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People will always need doctors and doctors will always need malpractice insurance. This, writes Barron's Jay Palmer, makes American Physicians Capital (ACAP) practically recession-proof. APC's shares could continue their recent climb thanks to solid growth and a conservatively managed investment portfolio.

Doctors have little choice but to buy malpractice insurance, creating a $10B a year industry in the U.S. APC's focus is on insuring medical groups and individual physicians, not hospitals. With 9,000 clients from groups and doctors, the company accounts for over 70% of the non-hospital markets in its core region of Illinois, Ohio, Kentucky and New Mexico. Even better for investors is the fact that APC's client base is expanding at a rate of 5% annually.

APC averages one lawsuit a year for every 10 doctors it insures, on par with national numbers, but is has found different ways to cut claims, including giving doctors formal training in how to communicate with patients. CEO Kevin Clinton also notes that the size of settlements has been getting smaller, in part because of reforms that set damage caps and the company's 'new hard-line' approach to fighting cases, but also because juries seem to have realized that billion-dollar awards were 'quite literally destroying the practice of medicine.'

Any insurance company needs to build up its capital reserves to pay off claims. A conservative investor, APC has a $750M portfolio with just one $15M equity stake (in a malpractice insurer that could be an acquisition target in the future). Roughly 20% of its portfolio is in paper from Fannie Mae, Freddie Mac and Ginnie Mae, around 20% is in investment-grade corporate debt, and the rest is in high-quality municipals.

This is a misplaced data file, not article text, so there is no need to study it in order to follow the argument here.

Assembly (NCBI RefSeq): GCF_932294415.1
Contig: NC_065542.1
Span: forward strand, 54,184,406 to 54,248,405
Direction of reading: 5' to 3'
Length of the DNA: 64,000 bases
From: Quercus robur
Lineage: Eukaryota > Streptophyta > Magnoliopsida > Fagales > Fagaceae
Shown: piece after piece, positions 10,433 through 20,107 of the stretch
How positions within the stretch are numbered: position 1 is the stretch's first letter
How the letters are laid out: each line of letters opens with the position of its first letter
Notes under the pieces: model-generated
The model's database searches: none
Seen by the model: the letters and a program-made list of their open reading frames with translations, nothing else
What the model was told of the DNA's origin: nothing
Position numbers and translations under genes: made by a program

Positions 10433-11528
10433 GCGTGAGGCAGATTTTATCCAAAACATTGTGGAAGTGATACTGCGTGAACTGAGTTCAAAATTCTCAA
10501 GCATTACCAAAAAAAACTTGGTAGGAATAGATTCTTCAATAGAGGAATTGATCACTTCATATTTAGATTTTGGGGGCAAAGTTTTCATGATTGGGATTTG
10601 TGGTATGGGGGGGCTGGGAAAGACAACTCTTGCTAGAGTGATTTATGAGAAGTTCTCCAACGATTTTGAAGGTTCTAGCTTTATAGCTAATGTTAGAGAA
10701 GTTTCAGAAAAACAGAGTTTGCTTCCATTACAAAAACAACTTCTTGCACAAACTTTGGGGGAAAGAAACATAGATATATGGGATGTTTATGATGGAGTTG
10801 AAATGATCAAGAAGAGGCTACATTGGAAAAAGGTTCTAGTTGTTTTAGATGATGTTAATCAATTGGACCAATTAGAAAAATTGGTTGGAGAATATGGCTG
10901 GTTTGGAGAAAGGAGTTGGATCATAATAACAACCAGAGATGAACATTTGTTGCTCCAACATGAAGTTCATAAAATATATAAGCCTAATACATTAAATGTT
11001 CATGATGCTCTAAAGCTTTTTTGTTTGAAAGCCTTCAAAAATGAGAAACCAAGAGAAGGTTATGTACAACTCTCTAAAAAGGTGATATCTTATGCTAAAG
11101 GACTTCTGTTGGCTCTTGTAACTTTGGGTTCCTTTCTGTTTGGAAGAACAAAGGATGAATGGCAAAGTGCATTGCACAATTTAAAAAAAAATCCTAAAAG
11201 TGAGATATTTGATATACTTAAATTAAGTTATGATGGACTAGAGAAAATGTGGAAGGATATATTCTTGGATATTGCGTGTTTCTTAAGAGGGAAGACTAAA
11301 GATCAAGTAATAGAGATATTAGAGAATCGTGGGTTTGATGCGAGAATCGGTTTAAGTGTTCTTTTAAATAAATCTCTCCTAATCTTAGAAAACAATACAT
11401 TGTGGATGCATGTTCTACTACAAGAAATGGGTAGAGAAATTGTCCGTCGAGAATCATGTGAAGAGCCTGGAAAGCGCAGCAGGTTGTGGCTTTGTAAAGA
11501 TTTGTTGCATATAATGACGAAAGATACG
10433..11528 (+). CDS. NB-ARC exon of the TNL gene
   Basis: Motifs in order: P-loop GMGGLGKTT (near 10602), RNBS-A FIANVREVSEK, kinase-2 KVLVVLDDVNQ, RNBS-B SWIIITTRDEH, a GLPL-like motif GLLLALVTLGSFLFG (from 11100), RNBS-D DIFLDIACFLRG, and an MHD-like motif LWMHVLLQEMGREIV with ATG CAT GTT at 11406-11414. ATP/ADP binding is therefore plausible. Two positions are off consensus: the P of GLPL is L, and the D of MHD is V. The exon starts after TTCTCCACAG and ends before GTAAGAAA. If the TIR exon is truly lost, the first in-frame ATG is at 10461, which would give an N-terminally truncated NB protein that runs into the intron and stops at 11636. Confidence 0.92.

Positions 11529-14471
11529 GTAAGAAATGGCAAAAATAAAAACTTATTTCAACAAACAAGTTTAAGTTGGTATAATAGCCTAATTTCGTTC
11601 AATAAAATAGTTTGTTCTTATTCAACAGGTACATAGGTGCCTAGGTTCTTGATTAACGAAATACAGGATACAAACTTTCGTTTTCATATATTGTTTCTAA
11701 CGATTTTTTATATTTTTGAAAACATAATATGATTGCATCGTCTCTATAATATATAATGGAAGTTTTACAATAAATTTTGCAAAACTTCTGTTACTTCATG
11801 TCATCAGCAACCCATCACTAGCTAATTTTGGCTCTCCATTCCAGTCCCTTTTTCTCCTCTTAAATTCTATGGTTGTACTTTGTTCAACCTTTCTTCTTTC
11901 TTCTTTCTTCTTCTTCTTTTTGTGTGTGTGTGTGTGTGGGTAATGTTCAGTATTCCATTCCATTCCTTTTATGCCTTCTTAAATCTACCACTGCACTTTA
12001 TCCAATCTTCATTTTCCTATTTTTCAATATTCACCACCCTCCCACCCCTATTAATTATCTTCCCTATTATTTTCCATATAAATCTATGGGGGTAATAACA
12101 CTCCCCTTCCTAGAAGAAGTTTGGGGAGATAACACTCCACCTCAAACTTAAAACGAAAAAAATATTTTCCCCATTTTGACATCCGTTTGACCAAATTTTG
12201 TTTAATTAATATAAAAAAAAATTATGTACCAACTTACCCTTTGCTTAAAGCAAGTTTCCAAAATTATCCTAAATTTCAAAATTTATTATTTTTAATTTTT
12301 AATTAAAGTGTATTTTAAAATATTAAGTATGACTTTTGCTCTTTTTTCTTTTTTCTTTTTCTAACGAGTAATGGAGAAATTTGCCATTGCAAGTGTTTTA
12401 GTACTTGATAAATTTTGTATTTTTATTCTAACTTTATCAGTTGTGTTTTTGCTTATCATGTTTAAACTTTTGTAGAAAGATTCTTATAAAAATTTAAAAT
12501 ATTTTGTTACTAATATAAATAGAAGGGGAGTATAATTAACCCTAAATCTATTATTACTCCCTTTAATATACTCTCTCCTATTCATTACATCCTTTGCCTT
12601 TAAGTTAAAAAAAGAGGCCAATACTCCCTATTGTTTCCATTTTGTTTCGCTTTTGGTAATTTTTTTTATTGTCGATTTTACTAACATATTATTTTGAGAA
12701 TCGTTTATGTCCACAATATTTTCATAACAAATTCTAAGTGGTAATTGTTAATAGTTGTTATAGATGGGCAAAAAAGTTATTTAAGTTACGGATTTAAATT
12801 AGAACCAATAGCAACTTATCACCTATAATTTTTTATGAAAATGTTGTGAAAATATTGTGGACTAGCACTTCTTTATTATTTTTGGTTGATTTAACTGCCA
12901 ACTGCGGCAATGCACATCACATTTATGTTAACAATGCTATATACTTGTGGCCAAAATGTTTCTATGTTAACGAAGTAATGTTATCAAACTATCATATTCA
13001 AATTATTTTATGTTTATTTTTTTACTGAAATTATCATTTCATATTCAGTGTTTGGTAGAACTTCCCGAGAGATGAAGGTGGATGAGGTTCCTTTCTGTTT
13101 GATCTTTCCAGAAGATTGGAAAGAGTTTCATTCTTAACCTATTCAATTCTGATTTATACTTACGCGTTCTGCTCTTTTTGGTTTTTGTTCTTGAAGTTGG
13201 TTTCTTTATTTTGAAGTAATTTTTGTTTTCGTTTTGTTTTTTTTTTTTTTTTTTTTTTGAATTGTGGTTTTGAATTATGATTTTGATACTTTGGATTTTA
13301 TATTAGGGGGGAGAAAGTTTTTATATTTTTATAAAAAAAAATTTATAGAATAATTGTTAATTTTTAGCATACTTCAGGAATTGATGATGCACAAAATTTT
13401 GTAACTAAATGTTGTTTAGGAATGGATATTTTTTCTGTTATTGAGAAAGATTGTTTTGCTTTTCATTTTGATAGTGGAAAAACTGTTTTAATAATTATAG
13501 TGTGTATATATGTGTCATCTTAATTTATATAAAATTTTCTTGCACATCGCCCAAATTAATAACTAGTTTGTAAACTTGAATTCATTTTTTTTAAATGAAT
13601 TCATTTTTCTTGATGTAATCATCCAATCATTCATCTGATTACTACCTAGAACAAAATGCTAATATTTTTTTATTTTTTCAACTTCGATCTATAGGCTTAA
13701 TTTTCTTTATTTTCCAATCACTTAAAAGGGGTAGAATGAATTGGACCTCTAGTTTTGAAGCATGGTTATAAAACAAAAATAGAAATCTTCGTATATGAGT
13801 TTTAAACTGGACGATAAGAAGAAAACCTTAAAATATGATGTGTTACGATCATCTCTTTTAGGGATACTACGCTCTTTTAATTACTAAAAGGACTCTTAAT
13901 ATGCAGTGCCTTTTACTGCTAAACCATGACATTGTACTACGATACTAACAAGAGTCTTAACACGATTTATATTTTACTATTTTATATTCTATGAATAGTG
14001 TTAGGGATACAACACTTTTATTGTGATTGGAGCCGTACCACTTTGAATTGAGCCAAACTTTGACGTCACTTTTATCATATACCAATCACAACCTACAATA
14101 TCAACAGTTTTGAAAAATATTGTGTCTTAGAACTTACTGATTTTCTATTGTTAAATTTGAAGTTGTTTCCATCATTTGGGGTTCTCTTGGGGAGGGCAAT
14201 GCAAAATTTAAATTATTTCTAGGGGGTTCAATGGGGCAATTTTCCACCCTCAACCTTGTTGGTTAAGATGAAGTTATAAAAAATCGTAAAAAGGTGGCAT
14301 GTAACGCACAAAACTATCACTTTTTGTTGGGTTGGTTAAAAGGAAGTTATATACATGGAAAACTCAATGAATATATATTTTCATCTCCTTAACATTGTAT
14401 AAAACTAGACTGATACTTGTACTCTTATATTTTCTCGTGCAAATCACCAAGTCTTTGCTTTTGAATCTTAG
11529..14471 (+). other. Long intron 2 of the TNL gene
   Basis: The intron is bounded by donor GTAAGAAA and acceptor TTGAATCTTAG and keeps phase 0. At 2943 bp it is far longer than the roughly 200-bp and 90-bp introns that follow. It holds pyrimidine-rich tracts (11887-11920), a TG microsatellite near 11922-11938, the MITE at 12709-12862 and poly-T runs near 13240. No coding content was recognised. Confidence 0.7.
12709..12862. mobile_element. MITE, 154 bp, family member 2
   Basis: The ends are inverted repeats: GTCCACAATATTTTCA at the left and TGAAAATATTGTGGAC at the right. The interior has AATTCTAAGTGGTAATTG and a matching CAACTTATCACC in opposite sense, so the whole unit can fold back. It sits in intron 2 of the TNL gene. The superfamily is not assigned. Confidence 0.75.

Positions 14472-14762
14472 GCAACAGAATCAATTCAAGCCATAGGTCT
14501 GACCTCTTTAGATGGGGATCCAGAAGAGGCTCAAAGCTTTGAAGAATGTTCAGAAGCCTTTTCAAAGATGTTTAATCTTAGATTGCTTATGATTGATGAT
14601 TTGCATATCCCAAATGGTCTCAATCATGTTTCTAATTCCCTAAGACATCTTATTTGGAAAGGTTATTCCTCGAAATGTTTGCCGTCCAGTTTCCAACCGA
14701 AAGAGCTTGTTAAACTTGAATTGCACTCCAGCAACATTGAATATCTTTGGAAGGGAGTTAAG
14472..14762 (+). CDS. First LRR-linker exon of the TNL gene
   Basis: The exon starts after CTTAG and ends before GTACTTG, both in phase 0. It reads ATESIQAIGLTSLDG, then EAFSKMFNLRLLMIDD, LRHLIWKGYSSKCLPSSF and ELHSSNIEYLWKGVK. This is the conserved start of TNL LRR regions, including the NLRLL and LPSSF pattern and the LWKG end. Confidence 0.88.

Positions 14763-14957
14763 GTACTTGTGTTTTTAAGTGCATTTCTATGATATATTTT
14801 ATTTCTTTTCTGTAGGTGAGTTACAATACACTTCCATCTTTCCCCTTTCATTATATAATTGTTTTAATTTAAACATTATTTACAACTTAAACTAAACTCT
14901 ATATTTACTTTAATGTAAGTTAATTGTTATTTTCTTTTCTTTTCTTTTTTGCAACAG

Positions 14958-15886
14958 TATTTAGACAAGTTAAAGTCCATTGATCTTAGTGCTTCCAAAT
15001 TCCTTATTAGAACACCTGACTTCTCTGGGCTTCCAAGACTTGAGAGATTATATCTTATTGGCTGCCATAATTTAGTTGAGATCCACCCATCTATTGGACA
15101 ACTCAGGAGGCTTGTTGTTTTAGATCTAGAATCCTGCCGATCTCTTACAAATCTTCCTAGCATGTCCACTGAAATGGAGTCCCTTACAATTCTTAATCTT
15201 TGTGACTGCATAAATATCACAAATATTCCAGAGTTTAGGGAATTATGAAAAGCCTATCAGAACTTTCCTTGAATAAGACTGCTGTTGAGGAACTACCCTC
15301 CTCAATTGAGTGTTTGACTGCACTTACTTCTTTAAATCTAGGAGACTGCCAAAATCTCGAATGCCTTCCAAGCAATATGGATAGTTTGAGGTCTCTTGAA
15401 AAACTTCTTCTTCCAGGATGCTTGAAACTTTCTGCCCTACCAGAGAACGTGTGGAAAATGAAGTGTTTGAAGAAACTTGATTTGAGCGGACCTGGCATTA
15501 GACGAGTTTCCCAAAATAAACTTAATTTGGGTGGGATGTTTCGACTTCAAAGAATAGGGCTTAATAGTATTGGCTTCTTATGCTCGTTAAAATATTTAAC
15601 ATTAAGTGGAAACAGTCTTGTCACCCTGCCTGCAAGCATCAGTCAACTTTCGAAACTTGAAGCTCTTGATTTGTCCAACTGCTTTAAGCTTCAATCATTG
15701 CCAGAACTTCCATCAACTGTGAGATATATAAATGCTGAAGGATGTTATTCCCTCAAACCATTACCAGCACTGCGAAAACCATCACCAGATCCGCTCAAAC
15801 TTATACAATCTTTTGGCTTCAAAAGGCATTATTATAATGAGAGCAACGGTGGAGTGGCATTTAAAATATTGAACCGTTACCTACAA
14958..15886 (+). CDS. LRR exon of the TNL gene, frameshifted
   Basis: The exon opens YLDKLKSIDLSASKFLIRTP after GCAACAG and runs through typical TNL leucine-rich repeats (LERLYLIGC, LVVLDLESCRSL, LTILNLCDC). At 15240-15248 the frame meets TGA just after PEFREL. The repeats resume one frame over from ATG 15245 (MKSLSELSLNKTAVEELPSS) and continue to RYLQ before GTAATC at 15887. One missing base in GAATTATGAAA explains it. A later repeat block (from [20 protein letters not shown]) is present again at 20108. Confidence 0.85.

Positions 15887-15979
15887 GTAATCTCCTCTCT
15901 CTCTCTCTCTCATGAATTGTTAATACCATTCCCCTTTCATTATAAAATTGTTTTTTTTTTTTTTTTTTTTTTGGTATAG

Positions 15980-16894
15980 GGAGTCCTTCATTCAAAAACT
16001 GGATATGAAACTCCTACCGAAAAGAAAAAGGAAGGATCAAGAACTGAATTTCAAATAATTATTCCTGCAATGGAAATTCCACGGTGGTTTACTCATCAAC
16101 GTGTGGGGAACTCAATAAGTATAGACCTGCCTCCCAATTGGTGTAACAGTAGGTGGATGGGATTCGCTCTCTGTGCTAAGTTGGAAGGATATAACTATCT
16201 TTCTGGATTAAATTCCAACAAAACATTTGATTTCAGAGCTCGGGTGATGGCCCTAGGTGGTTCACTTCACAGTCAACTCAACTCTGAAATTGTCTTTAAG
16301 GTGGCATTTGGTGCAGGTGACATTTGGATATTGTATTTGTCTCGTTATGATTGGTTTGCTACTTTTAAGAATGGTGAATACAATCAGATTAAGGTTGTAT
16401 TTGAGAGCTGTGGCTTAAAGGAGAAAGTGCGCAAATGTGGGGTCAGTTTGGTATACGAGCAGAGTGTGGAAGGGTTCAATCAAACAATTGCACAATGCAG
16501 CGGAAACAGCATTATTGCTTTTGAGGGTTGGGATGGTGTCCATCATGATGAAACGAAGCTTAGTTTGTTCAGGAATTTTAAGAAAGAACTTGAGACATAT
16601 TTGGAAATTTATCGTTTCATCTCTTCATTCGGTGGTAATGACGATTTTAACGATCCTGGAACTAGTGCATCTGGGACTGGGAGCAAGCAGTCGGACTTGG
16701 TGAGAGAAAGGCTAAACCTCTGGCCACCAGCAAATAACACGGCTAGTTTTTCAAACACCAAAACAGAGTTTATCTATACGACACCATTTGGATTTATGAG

APC is up around 20% in the last month to $45.50, partly as a result of being added to the S&P 500, but the stock could keep rising as APC takes advantage of its strong competitive position. Earnings are expected to dip this year to $4.24/share as a result of a round of price cutting among local competitors, but EPS should rebound in 2010 to $4.47. With return on equity of 16% and $92M in reserves that are no longer needed, plenty of investors are betting on APC's long term health.

  • Michael Nannizzi, an analyst with Oppenheimer, is bullish on the stock, citing APC's extensive experience in the field and explaining "it's difficult to find any company more insulated from economic weakness than this one."

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  • Piper Jaffray downgrades American Physicians Capital to Neutral from Buy with a price target of $48/share. After APC's recent rise in stock price, shares "now trade in the top decile of historic valuations. As such, we see little upside in the shares."
  • American Physicians Capital (ACAP): Q3 EPS of $1.13 beats by $0.08. Revenue of $39.6M vs. $40.6M. (PR)
Source: American Physicians Capital Is in Top Health - Barron's